Acts 2 doesn’t speak directly to the idea of family, but in Romans 8 Paul makes explicit the notion of a familial relationship into which we’ve been invited. Everyone who is led by the Spirit of God is a son or daughter of God. This is an important statement for Paul, because he wants to contrast our identity as a child of God with our former status as slaves. “You didn’t receive a spirit of slavery to leads you back again to fear,” Paul writes. This is an important world for our day because so many people, even in Middle America, live in fear. We buy guns, huddle behind walls, seek passage of laws that will exclude the stranger – whether the immigrant, the person with disabilities, or persons with mental illness.
Are you in bondage to fear? Such was our former state, according to Paul. But there is another possibility. We have received a different Spirit, a Spirit that enables our adoption as God’s children. And as God’s children we can cry out to God: “Abba, Father.” When we do this, God’s Spirit is bearing witness to our spirit that we are now God’s children, and as children of God we are also heirs of God – together with Jesus, our elder brother. As Amos Yong puts it,
“the Spirit who is the love of the Father for the Son is now the Spirit that is the love of the Father for all who are in the Son. Put another way, the Father who loves the Son in the Spirit now also loves all those who are in the Son by the same Spirit. Thus are the gift of Christ and the gift of the Spirit two sides of the one coin of divine love, the former reflecting and the latter expressing God’s salvific passion for the world” [Yong, Spirit of Love: A Trinitarian Theology of Grace, p. 126].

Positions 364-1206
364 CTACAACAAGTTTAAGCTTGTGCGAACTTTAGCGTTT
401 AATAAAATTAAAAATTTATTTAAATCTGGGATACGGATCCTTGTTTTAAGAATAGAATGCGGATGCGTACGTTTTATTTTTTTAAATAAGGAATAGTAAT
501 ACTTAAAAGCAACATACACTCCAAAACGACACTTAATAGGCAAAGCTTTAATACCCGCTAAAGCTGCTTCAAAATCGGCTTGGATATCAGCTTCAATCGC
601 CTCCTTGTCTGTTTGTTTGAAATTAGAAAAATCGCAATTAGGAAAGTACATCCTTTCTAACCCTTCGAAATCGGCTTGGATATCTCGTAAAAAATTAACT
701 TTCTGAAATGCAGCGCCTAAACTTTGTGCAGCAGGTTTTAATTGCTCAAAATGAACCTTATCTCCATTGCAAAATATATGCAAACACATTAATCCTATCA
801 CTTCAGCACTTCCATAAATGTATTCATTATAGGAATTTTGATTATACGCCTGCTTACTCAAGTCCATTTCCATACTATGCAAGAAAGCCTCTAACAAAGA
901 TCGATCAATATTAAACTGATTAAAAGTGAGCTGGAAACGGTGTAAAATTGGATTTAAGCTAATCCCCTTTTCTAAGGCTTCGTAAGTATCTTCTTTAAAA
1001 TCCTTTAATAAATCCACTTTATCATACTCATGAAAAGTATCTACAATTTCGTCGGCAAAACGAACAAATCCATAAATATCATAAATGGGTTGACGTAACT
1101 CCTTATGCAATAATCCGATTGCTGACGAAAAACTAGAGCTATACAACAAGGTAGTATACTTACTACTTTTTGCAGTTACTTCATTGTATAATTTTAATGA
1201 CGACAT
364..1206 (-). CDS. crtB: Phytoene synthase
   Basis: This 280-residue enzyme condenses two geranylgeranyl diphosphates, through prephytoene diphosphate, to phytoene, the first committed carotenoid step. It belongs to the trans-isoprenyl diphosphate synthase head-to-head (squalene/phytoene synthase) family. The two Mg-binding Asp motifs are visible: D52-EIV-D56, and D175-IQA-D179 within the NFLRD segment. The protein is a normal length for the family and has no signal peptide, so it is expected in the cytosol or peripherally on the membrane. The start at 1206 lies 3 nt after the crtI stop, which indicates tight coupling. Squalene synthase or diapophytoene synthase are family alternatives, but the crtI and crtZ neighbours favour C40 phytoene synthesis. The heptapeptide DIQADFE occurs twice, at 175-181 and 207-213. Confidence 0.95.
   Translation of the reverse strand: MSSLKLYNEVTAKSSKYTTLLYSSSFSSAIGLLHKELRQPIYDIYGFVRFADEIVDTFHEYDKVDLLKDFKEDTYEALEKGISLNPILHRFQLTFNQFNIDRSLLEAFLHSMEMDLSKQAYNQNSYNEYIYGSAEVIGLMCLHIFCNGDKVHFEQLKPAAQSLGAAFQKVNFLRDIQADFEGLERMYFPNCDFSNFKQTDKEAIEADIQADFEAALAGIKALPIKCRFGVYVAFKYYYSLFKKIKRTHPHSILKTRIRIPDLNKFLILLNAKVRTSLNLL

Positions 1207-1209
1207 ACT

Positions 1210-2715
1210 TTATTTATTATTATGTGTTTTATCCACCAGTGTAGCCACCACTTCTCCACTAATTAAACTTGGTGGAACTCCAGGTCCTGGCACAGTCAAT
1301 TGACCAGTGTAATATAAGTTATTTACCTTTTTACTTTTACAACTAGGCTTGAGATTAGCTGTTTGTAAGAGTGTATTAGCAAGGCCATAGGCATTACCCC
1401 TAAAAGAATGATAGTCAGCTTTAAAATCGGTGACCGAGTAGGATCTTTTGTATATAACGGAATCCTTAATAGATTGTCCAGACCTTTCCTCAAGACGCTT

We need not fear, for we are children of God. And as children we receive the blessings of God’s love; for even as a parent loves a child, so God loves the children of God.
Even though we go through suffering, we do so with Jesus. What he experiences, we experience. So, even as we suffer with Jesus, and he with us, so we share with him the glory he receives from God. Our own experiences of suffering and pain are expressions of our finiteness. But, as Karl Barth puts it:
“In the Spirit, we are enabled to know the meaning of our life, as it is manifested in suffering. In the Spirit, suffering, endured and apprehended, can become our advance to the glory of God. This revelation of the secret, this apprehension of God in suffering, is God’s action in us. Such comprehension is the witness of the Spirit by which the truth is permitted to be the Truth, and is also the guarantee that we are children of God, and, as such, heirs of His glory” [Barth, The Epistle to the Romans, p. 301].
We may not have all the answers to why there is suffering in the world, but surely God is not the cause. Therefore, as we go through suffering, we can draw close to the one who has adopted us as children, and find both freedom and courage to go forward in life.